The Standard & Poor’s/Case-Shiller home price index for the 20 largest metropolitan areas in the country rose 0.9 percent from July and 2 percent from August 2011. It was the fifth consecutive month-over-month increase and the third consecutive year-over-year bump.
Nineteen areas tracked by the index posted gains over July and 17 posted year-over-year increases.
The closely tracked index showed home prices down 29.3 percent from their July 2006 peak. By comparison, prices are down about 0.3 percent from January 2009, when President Barack Obama took office, indicating most of the declines occurred during the previous administration.
The recovery since 2009 has been marked by a long bottom. Real estate initially improved in 2009 and 2010, with help from federal tax credits for buyers, but then dipped again after those incentives expired. The gains this year have been fueled by a low inventory of homes for sale, record-low interest rates and expectations that prices will not drop much further — a combination many economists predict will continue to fuel improvement.
“In a lot of these markets, we are going to continue to see these price increases,” says Jed Kolko, chief economist and head of analytics for real estate website Trulia.
“On the West Coast, most of the foreclosures are behind us. In California, in Arizona, in Nevada, most of the foreclosures of the housing crisis have already happened,” Kolko says. “In addition, in some markets, like the Bay Area, Denver, most parts of Texas, there is pretty strong job growth, which is important for housing demand.”
States where a foreclosure is possible without a court order have seen their inventories of foreclosed homes fall as investors have snapped up homes to convert them into rentals or to resell them.
Leading the home price recovery in major metro areas is Phoenix, one of the places that saw some of the steepest declines during the bust. It posted a 1.8 percent gain from July, and its 18.8 percent increase from August 2011 is the biggest year-over-year gain among the 20 areas.
Hard-hit Las Vegas, which lagged behind other areas during the bust, was up 1.6 percent from July and 0.9 percent from August 2011.
Home prices in the Atlanta area saw a 1.8 percent uptick from July but were down 6.1 percent from August 2011. Chicago was up 0.7 percent month over month but down 1.6 percent year over year. The New York area was up 0.7 percent from July but down 2.3 percent from a year earlier.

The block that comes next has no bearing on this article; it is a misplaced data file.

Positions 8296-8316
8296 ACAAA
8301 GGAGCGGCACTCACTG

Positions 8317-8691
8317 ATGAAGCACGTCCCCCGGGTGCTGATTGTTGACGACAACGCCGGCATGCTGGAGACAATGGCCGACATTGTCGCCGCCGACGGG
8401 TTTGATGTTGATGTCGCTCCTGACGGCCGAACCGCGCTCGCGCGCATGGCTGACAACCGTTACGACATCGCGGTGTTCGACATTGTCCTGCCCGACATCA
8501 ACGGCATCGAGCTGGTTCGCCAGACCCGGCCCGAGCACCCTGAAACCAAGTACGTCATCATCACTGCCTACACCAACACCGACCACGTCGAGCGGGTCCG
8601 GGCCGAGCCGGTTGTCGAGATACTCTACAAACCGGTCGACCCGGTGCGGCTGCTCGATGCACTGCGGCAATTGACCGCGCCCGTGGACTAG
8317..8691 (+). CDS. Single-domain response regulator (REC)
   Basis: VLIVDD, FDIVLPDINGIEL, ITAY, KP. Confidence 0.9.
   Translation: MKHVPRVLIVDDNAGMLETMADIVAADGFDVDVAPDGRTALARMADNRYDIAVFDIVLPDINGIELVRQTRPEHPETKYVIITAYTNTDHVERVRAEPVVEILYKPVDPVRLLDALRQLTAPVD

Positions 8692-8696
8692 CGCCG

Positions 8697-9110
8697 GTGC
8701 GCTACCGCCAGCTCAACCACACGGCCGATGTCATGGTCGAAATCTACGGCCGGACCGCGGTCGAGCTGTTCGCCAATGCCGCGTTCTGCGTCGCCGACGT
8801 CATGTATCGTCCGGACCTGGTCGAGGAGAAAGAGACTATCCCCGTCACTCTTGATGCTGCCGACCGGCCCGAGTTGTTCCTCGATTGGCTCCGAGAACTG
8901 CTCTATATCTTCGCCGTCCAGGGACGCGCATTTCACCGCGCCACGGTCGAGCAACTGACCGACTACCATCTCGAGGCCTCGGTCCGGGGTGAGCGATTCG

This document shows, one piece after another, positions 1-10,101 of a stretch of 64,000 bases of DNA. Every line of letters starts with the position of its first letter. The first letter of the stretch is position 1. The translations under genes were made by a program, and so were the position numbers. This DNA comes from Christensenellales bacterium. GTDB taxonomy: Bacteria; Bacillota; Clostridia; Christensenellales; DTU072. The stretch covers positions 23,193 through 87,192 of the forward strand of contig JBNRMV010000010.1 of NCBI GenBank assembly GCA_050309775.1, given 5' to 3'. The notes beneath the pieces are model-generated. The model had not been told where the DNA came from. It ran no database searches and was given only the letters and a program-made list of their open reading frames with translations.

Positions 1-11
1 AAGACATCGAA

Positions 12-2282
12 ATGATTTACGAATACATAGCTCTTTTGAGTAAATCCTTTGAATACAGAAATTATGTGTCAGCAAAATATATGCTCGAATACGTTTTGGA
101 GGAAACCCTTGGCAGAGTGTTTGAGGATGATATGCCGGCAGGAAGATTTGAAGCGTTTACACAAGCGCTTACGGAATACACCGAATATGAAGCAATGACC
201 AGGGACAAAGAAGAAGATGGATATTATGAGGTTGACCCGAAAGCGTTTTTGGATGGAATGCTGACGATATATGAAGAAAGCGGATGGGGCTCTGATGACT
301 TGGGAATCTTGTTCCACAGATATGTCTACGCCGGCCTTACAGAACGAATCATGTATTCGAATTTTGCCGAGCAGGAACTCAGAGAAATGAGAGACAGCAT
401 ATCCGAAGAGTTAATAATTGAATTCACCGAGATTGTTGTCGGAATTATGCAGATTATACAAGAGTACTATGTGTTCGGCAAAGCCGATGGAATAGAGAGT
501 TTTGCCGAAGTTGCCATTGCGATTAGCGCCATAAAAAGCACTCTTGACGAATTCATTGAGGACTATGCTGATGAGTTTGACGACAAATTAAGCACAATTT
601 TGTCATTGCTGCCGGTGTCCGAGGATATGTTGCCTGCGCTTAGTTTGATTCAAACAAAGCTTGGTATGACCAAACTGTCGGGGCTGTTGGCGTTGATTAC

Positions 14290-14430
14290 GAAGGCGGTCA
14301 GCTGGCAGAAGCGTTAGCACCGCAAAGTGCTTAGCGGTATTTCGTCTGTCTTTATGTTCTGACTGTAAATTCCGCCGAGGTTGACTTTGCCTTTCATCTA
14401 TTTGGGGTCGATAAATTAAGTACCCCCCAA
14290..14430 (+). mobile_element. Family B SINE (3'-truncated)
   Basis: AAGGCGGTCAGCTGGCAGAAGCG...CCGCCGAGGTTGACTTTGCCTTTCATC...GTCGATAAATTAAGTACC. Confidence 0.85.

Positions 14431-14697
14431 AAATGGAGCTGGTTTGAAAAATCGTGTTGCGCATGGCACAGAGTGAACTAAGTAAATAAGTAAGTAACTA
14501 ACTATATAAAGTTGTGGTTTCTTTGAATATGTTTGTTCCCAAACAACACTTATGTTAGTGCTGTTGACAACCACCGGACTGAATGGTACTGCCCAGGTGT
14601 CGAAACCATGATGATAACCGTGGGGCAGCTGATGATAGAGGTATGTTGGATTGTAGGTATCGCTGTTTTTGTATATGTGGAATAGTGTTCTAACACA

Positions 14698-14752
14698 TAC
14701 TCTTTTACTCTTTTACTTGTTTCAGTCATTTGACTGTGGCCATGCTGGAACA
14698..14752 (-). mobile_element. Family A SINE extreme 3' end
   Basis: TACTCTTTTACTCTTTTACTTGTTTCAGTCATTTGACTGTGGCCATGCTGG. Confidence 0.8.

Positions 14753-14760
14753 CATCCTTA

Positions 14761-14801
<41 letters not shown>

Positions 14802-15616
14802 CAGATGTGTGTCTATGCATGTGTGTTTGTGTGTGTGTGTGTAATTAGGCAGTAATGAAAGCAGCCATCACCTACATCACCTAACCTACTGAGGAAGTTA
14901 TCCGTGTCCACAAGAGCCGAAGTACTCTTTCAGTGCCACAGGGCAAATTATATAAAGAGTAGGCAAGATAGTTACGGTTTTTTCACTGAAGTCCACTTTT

“Home prices continued climbing across the country in August,” says David M. Blitzer, chairman of the index committee at S&P Dow Jones Indices. “The sustained good news in home prices over the past five months makes us optimistic for continued recovery in the housing market.”
The Case-Shiller index, created by economists Karl E. Case and Robert J. Shiller, is widely considered the most reliable gauge of home values.
The housing index compares the latest sales of detached houses with previous sales and accounts for factors such as remodeling that might affect a house’s sale price over time. The index is a moving average of home sales combining three months’ worth of data — so August’s figures are a combination of price performance in June, July and August.
As the traditionally slower fall and winter seasons begin, the index could show milder gains or even head toward negative territory again. Many other factors could hamper a home price recovery, such as another downturn in the economy, tighter lending standards or a surge in new foreclosures.
Many of the gains seen in housing this year have been dependent on investor interest in real estate, said Paul Diggle, an economist with Capital Economics.
“Even with the housing recovery well underway, the share of Americans who own their own home remains more or less at a 16-year low,” he wrote in an emailed analysis. “This fact is a reminder that, to date, the recovery still owes a lot to investor demand.”
Patrick Newport, an economist with IHS Global Insight, wrote in an email that he expected prices overall to continue rising moderately for the next five years. Many homeowners are still behind on their mortgages, he added, which will keep the recovery a slow one.
“We expect prices to continue rising, but not much faster than inflation,” Newport’s email said. “About 11.6 percent of homeowners with mortgages are currently either delinquent on their mortgage or in default, according to data from the Mortgage Bankers Association. This overhang is a key reason the housing recovery will remain slow.”
©2012 Los Angeles Times
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